The Feeling Child

Loris Malaguzzi wrote ‘The Hundred Languages of Children’ in recognition of the multitude of ways in which they can express their ides, thoughts, feelings or frustrations.

Children are complex thinkers and they feel the world in a genuine way. Happiness, fear, anxiety, anger and frustration are real emotions. When children are not following teacher directions or are ‘unsettled’ is it because they are confused, sad, angry, frustrated or scared in how they are interpreting their world. These emotions don’t always mean that their behaviour is acceptable, however in thinking about what your child may be feeling it can help in knowing how you can respond with unsettled or inappropriate behaviour. It is paramount to ‘know’ every child in your care.

Remember it is the emotion behind the behaviour that needs attention. To understand the emotion takes time where we need to listen, to feel and to see.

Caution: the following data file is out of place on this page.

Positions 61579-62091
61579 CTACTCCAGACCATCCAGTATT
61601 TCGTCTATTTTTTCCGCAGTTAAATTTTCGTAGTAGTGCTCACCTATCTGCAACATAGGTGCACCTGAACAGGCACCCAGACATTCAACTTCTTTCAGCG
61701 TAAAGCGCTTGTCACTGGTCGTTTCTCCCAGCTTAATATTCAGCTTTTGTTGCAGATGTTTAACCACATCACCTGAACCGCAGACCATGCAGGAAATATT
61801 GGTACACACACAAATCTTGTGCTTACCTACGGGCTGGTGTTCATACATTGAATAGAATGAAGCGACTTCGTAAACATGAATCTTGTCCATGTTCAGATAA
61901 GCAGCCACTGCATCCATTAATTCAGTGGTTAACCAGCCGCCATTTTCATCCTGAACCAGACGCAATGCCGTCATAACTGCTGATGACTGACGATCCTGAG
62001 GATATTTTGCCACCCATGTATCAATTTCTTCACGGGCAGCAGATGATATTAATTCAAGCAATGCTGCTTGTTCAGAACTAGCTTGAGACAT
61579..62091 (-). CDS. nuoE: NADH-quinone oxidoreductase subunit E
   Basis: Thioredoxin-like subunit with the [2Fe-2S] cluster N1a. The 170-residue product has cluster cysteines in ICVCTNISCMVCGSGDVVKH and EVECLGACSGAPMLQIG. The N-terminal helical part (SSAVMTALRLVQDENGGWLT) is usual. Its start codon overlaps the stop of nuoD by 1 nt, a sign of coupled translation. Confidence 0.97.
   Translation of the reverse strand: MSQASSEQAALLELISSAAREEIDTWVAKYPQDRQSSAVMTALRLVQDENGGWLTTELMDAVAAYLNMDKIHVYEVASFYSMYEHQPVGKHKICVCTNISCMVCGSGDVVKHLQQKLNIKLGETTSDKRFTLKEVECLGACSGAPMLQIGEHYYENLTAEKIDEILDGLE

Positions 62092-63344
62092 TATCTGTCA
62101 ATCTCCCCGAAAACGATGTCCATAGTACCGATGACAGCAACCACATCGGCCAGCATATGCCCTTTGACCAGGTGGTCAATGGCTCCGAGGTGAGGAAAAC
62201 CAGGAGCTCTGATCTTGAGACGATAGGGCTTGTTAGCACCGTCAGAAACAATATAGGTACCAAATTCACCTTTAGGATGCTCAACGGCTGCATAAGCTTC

All children ‘have feelings’ and there will be times when a child displays inappropriate behaviour. This is normal and an important point for learning about people and themselves.

So what can you do:

  • Accept the child
  • Know the child
  • Listen to the child
  • Work with parents as partners and set boundaries for home and school
  • Be consistent with boundaries
  • Ensure you spend quiet one on one time with the child (reading a book together daily)

When a child is ‘unsettled’ stay calm, listen to what the child is saying and watch what the child is doing.

If the child’s behaviour is unacceptable calmly tell him/her it is unacceptable and that you understand he/she is feeling sad, angry, frustrated, tired or scared. Then calmly tell the child that you are going to give him/her time and space to think about their behaviour. This may be as simple as sitting on a chair or removing from the group. When the child is ready to join the group he/she may do so respectfully. Remember the child needs to be calm when this happens.